As Muslims around the world observe their first fast today, there is a growing concern among healthcare institutions and regulatory bodies regarding the religious practices that are associated with Ramadan. World Health Organization (WHO) issued detailed guidelines for observing Ramadan, social gatherings and religious congregations, amid the widespread coronavirus.
WHO Advice for Governments
WHO recommends a strict policy measure with regard to social and religious gatherings and suggests a ‘standardized risk assessment exercise’. Use of virtual alternatives for ‘Taraweeh’ and prayers is suggested such as Television, radio, digital and social media. Religious leaders should be involved in early decision making and a strong communication strategy should be used to make masses understand the logic behind government’s strategy.
Instructions for elders and other high risk groups
WHO strongly suggests against participation of elderly and people with underlying health conditions such as heart disease, diabetes, pregnant women, children, chronic respiratory issues, in any kind of gathering during Ramadan. The risk for catching the coronavirus is higher for these groups of people.
Practice Social Distancing in Ramadan
WHO suggests a physical distance of at least 3 feet between people at all times. Traditional physical contact between Muslims for greetings like handshake, kisses and hugs should be avoided at all cost. Markets, shopping centers if open for Ramadan and Eid, should strictly observe social distancing measures.
Venue for Religious Gathering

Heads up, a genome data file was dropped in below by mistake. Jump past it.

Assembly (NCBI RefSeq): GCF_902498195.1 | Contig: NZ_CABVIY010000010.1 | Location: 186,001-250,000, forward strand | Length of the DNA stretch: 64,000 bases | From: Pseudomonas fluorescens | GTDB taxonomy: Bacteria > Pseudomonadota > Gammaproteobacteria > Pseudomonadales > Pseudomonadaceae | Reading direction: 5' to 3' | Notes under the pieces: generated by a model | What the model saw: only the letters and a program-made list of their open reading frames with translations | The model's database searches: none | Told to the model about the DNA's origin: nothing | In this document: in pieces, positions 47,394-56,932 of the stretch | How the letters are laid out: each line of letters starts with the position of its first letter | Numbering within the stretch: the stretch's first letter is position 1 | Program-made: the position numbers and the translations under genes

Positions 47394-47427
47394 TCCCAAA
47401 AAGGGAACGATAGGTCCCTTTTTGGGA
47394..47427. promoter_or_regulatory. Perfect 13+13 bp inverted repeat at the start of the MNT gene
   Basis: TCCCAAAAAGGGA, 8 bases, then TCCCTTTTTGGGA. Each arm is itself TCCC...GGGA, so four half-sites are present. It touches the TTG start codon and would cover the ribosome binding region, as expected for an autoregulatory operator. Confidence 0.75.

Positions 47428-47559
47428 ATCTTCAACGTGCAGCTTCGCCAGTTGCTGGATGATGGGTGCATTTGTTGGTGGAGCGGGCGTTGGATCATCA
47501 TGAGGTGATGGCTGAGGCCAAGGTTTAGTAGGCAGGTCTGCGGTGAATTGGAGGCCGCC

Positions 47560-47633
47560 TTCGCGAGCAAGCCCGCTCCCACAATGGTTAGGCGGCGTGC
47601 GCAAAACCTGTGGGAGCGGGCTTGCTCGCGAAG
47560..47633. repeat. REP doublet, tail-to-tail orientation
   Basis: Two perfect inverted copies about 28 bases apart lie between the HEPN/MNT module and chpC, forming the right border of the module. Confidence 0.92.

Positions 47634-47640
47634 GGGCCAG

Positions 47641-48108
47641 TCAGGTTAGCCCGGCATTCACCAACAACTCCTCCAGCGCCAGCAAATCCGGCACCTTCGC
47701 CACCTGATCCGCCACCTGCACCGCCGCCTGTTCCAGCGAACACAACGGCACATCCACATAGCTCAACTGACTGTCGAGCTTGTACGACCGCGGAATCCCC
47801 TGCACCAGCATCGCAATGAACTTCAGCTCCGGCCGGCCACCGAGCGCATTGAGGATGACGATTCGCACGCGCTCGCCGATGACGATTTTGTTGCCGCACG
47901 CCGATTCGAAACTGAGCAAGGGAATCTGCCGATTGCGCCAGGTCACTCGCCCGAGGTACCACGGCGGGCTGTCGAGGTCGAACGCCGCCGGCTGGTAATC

In case small religious gatherings for prayers are allowed by governments, the venue should preferably be outdoor as virus spread rapidly in closed environment. Ensure the attendees are tested for basic illness by using infrared thermometers. Also, the venue timings should be limited instead of extended hours of gatherings.
The venues for such gathering should be regularly cleaned, sanitized by using government suggested disinfectants. Objects like door knobs, light switches, stair railings should be disinfected various times during the gathering.
Hygiene and Health of Attendees
Apart from thermometers for checking temperature, WHO suggests placement of sanitizers on entrance and masks to be compulsory for attendees of any gathering. Availability of tissues, wipes and dustbins should be compulsory for management of any gathering. The people attending any religious gathering should bring their own prayer mats for prayers.
Donate with Social distancing measures
WHO recognizes the generous tradition of increased charity and donations by Muslims during the month of Ramadan. To keep the spirit of Ramadan alive, WHO recommends that Muslims around the globe ensure measures of social distancing intact even during process of donations and distribution of food and supplies. To supply food for large number of people, instead of feasts for poor, Muslims should opt for pre-packed meals in boxes or bags for distribution among the needy.
No correlation between Covid-19 and fasting
Since there is no scientific evidence of any ill-effect of fasting on chances of getting Covid-19 therefore, healthy Muslims should fast as they require. However, any Covid-19 patient should consult their doctors for permission regarding keeping a fast.
Healthy eating and lifestyle habits in Ramadan
As recommended earlier by health experts around the globe, fighting with Covid-19 requires physical and mental fitness for a better immunity. WHO suggests maintaining fitness during Ramadan by engaging in indoor physical exercises, healthy diet and good nutrition along with hydration, and avoidance of nicotine and tobacco for healthy lungs. For mental strength, WHO requests special prayers for sick and needy to be performed. WHO suggests Muslims to engage with people through social media and online platforms and understand the reasons for difference in practices of Ramadan this year.
Click here to Download the full 3 page document on Official website of World Health Organization (WHO)